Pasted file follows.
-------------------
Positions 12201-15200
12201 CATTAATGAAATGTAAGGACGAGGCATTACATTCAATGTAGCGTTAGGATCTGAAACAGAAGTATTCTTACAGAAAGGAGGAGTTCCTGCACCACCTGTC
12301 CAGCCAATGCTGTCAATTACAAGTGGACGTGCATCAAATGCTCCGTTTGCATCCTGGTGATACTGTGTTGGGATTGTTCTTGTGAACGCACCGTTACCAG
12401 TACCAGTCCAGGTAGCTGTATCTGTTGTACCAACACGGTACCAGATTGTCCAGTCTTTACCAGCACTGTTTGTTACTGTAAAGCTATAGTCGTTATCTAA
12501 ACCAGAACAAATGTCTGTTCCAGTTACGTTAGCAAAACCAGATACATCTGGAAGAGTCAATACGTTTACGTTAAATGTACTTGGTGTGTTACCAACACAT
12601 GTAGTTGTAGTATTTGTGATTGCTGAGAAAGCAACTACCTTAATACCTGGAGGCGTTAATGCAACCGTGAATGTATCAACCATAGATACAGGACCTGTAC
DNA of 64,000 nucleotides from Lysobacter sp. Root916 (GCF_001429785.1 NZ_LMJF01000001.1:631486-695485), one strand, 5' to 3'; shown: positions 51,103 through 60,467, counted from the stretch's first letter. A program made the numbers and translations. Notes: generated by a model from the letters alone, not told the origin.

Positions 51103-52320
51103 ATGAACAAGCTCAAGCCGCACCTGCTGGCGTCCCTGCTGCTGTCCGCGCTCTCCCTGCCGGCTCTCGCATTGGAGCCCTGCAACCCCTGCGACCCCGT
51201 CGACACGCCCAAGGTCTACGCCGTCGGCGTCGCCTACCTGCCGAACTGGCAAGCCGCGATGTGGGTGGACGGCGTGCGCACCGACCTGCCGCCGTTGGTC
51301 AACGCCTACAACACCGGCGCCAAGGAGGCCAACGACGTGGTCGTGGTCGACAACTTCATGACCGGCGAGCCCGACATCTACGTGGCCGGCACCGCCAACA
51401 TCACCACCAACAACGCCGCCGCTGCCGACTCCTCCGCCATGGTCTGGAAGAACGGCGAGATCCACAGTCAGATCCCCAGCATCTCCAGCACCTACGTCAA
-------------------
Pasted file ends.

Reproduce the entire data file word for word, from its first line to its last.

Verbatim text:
Positions 12201-15200
12201 CATTAATGAAATGTAAGGACGAGGCATTACATTCAATGTAGCGTTAGGATCTGAAACAGAAGTATTCTTACAGAAAGGAGGAGTTCCTGCACCACCTGTC
12301 CAGCCAATGCTGTCAATTACAAGTGGACGTGCATCAAATGCTCCGTTTGCATCCTGGTGATACTGTGTTGGGATTGTTCTTGTGAACGCACCGTTACCAG
12401 TACCAGTCCAGGTAGCTGTATCTGTTGTACCAACACGGTACCAGATTGTCCAGTCTTTACCAGCACTGTTTGTTACTGTAAAGCTATAGTCGTTATCTAA
12501 ACCAGAACAAATGTCTGTTCCAGTTACGTTAGCAAAACCAGATACATCTGGAAGAGTCAATACGTTTACGTTAAATGTACTTGGTGTGTTACCAACACAT
12601 GTAGTTGTAGTATTTGTGATTGCTGAGAAAGCAACTACCTTAATACCTGGAGGCGTTAATGCAACCGTGAATGTATCAACCATAGATACAGGACCTGTAC
DNA of 64,000 nucleotides from Lysobacter sp. Root916 (GCF_001429785.1 NZ_LMJF01000001.1:631486-695485), one strand, 5' to 3'; shown: positions 51,103 through 60,467, counted from the stretch's first letter. A program made the numbers and translations. Notes: generated by a model from the letters alone, not told the origin.

Positions 51103-52320
51103 ATGAACAAGCTCAAGCCGCACCTGCTGGCGTCCCTGCTGCTGTCCGCGCTCTCCCTGCCGGCTCTCGCATTGGAGCCCTGCAACCCCTGCGACCCCGT
51201 CGACACGCCCAAGGTCTACGCCGTCGGCGTCGCCTACCTGCCGAACTGGCAAGCCGCGATGTGGGTGGACGGCGTGCGCACCGACCTGCCGCCGTTGGTC
51301 AACGCCTACAACACCGGCGCCAAGGAGGCCAACGACGTGGTCGTGGTCGACAACTTCATGACCGGCGAGCCCGACATCTACGTGGCCGGCACCGCCAACA
51401 TCACCACCAACAACGCCGCCGCTGCCGACTCCTCCGCCATGGTCTGGAAGAACGGCGAGATCCACAGTCAGATCCCCAGCATCTCCAGCACCTACGTCAA